The Seattle metro area's unemployment rate plunged to 4.7 percent in May, according to the latest monthly report (PDF) released today by the Washington State Employment Security Department. Economists generally consider five percent unemployment to be "full employment" (although that's easy for an employed economist to say).
That represents a significant decline from April's 5.1 percent rate at the same time the region's resident labor force grew 0.7 percent. Statewide the unemployment rate fell from 7.0 percent in April to 6.8 percent in May. The national unemployment rate ticked up slightly to 7.6 percent.
Of course there are reasons to question the accuracy and volatility of such monthly statistics, but as an apples to apples comparison it is clear that Seattle's economy is doing considerably better than much of the rest of the nation. So what's to explain our relatively tight labor market? Clearly our war on cars, our jobs-killing paid sick leave ordinance, our high property taxes, and our incompetent, ornery mayor.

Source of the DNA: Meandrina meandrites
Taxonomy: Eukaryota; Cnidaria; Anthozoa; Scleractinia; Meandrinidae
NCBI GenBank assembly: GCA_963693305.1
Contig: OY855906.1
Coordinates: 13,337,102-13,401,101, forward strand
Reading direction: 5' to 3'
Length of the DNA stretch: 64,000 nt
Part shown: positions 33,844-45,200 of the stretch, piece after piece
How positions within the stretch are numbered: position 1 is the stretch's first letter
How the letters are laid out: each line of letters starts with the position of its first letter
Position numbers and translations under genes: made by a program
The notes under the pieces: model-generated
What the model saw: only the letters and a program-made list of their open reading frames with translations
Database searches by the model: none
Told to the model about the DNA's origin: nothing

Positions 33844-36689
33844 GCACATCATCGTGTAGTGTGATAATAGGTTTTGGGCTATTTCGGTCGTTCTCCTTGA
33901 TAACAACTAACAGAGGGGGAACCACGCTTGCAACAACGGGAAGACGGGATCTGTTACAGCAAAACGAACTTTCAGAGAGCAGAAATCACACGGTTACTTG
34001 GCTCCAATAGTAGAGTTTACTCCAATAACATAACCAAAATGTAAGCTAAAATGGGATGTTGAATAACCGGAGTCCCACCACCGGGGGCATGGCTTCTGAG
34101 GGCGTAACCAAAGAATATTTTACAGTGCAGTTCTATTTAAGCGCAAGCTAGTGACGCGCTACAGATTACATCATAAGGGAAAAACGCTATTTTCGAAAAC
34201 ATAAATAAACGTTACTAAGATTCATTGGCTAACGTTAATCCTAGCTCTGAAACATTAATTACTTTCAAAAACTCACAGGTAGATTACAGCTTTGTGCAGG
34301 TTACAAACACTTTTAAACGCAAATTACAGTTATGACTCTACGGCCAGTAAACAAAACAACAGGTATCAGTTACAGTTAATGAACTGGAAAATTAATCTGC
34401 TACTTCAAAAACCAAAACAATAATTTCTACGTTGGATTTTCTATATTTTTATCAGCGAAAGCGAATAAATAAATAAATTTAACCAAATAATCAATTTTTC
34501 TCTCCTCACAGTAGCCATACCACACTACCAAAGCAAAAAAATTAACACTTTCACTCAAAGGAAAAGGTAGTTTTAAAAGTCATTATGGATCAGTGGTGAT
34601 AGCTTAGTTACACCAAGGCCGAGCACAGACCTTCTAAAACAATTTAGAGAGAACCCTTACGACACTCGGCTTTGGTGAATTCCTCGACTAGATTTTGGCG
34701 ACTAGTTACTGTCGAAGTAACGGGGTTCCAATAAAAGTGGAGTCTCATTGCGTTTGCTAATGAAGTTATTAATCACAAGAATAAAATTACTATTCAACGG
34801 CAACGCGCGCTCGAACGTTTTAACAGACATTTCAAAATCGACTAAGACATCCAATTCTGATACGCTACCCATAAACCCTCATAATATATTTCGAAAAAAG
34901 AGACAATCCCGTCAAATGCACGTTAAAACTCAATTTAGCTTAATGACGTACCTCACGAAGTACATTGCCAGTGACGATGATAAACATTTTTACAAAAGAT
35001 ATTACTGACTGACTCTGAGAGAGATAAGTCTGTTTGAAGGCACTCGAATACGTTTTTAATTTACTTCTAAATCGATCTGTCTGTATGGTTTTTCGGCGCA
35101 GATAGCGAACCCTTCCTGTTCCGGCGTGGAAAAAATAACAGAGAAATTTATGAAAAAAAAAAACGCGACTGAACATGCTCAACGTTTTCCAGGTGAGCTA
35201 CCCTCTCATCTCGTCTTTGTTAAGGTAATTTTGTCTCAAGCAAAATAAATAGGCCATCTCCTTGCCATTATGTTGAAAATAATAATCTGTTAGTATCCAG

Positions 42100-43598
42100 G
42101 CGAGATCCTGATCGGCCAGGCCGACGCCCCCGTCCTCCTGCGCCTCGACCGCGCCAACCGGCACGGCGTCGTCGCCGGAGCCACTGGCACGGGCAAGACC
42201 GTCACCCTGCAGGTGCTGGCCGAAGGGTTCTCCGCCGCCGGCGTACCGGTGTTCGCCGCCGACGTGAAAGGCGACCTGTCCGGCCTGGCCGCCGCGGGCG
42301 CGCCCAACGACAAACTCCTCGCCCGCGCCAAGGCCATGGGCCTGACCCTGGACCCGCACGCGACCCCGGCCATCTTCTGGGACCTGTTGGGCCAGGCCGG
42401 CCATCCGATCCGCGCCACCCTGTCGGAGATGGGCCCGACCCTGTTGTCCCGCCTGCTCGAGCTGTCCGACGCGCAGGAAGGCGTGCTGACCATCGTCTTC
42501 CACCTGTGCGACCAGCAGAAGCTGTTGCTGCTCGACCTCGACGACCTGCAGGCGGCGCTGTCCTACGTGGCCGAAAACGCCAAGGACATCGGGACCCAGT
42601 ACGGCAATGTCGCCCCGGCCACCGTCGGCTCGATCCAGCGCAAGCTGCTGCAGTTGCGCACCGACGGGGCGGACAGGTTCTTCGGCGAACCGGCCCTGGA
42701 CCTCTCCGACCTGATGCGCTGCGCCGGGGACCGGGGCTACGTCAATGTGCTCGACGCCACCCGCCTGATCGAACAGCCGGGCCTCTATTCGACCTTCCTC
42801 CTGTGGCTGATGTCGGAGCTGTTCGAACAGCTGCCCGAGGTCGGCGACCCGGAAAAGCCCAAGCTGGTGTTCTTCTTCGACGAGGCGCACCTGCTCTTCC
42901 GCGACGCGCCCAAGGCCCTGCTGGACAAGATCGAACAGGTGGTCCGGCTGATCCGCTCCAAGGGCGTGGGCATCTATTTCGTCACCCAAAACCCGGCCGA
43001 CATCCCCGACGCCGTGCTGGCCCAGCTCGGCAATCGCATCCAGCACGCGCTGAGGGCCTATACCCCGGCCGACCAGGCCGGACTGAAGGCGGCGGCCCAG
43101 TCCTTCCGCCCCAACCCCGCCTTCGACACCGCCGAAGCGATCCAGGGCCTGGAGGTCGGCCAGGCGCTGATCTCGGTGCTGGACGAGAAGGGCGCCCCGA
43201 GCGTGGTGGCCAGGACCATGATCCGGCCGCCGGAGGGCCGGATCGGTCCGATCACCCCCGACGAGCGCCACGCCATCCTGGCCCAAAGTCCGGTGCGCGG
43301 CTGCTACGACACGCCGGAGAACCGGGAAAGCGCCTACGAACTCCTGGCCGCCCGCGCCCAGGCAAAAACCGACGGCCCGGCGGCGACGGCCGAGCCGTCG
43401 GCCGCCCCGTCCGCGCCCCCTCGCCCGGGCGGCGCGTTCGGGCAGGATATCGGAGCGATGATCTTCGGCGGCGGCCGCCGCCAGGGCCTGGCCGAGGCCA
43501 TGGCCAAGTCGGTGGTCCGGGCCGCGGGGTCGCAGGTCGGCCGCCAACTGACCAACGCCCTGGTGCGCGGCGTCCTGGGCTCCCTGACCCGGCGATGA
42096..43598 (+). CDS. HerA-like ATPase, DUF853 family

Greatest strength: His frankness often alienates politicos accustomed to getting their asses kissed.
Greatest weakness: His frankness often alienates politicos accustomed to getting their asses kissed.
Medium weakness: Hot wings. Also, under his watch, the Feds sued the city for police routinely using excessive force. McGinn may talk a good game—about keeping police in check, building light rail faster, and bringing back the Sonics—but he often fails to deliver.
Spirit animal: Brown bear in bike shorts.